T. Rex - T. Rex: The 1970 album sees Marc Bolan transforming from the folkish Tyrannosaurus Rex moniker to the better known glam name of T.Rex. This is one of the earliest glam albums and it's pretty killer. As with Bowie's early glam albums, there's still the folk style holdover, but the mixture with glam guitar is something that at the time was new and special. Over the past few years, I've been converted to the genius of Marc Bolan and this was an album that had been missing from my collection.

Ian Hunter - You're Never Alone With a Schizophrenic: Released in 1979, this is the fourth solo album from the Mott the Hoople singer. This album also features Mick Ronson on guitar, John Cale on piano, and Max Wienberg on drums. It's a brilliant record that perfectly mixes his glam roots with the emerging New Wave sound. It definitely has a E-Street Band feel, but fronted by Bowie instead of the Boss. "Just Another Night," "Cleveland Rocks," "When the Daylight Comes," "Life After Death," and "Bastard" are brilliant tracks...but basically, every track is kind of brilliant.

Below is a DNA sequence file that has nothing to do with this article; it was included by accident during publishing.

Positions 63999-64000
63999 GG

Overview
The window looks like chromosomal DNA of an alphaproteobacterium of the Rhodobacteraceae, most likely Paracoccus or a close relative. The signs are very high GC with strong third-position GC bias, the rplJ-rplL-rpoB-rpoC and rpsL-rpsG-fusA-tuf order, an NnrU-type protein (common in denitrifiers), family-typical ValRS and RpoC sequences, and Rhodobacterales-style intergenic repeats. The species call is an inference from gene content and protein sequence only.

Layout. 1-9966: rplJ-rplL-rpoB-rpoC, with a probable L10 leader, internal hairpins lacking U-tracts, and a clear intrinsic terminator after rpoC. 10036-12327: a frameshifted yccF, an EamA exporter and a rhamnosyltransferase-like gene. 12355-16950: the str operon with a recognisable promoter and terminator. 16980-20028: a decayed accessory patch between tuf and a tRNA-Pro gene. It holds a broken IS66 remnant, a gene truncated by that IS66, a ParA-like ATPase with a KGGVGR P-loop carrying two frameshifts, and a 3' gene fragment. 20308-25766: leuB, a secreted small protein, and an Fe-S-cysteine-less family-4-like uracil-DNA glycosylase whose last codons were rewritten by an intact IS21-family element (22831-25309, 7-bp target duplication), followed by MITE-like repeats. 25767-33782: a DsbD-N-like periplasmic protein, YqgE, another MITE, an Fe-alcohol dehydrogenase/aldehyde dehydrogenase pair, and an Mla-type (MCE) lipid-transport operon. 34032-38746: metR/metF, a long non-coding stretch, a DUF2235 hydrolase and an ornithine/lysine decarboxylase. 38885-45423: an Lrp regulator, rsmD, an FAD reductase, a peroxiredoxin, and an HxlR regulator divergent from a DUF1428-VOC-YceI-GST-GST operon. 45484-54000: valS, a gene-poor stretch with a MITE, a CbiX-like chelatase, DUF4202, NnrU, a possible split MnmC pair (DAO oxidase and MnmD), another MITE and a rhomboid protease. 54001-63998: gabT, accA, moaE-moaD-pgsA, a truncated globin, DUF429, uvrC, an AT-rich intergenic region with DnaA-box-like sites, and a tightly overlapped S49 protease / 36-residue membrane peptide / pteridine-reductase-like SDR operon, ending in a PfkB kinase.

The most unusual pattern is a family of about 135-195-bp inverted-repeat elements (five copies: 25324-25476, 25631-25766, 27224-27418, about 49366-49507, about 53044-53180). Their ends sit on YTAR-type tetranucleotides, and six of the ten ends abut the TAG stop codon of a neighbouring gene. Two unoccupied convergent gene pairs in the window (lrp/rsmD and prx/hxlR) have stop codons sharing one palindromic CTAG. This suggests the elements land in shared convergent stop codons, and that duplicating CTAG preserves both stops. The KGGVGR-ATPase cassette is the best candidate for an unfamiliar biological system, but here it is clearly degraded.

Stories - About Us: Released in '73, this is the second album from NYC pop rock band. This has the '70s groovy jangle sound that was the upbeat side of rock at a time when rock was growing darker. It's a continuation of the late 60's hippie sound and quite good. They are definitely a glam-lite band, existing in a lesser realm than Mott the Hoople and T.Rex. "Hey France," "Changes Have Begun," "Top of the City," and "Brother Louie" are stand-outs.